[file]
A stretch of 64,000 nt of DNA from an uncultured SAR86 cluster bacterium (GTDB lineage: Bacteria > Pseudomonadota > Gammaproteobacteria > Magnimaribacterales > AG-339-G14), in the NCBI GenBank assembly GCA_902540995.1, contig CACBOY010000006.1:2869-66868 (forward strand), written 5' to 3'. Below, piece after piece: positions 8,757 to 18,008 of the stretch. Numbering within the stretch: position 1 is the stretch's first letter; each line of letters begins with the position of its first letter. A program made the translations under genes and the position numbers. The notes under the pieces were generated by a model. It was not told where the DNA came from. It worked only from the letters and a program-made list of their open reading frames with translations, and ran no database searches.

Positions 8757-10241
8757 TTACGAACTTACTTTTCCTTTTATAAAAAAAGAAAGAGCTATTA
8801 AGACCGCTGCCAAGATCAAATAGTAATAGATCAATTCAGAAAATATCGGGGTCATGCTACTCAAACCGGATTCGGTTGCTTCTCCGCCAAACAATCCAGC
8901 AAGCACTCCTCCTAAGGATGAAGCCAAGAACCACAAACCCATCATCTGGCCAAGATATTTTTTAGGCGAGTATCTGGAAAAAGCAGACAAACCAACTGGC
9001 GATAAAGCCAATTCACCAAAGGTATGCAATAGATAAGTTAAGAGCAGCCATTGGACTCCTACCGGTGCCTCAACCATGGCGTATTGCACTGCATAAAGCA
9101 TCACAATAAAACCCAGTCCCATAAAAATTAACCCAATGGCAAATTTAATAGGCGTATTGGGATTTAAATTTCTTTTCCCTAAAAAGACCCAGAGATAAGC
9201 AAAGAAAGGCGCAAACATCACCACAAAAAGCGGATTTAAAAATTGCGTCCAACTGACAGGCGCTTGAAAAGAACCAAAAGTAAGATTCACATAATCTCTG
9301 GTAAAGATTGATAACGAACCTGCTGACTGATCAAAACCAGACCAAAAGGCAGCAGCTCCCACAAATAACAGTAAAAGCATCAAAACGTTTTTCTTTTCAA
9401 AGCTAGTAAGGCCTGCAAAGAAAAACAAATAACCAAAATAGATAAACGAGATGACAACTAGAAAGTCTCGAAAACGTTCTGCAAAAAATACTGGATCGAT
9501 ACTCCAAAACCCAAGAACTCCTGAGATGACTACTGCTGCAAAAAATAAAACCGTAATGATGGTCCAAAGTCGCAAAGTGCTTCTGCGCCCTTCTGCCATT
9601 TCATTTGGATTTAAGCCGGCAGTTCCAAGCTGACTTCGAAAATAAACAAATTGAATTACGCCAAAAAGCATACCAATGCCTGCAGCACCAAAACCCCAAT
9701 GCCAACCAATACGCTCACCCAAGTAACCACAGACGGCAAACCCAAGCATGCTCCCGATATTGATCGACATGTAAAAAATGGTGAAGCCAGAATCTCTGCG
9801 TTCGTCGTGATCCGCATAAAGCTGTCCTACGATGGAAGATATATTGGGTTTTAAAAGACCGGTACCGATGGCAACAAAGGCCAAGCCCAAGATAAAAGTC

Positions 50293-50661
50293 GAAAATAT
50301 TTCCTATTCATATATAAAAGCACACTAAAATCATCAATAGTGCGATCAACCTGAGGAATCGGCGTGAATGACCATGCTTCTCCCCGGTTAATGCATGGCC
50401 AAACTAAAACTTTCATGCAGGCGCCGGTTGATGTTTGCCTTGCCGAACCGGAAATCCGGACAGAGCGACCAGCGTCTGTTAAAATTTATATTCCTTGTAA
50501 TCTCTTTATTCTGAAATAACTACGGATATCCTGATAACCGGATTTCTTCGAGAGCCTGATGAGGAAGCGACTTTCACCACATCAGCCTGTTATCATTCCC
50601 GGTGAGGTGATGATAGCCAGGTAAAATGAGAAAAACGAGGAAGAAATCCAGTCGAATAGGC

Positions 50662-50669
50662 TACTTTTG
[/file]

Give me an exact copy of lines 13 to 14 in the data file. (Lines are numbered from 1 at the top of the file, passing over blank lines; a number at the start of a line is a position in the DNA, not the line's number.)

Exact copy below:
9701 GCCAACCAATACGCTCACCCAAGTAACCACAGACGGCAAACCCAAGCATGCTCCCGATATTGATCGACATGTAAAAAATGGTGAAGCCAGAATCTCTGCG
9801 TTCGTCGTGATCCGCATAAAGCTGTCCTACGATGGAAGATATATTGGGTTTTAAAAGACCGGTACCGATGGCAACAAAGGCCAAGCCCAAGATAAAAGTC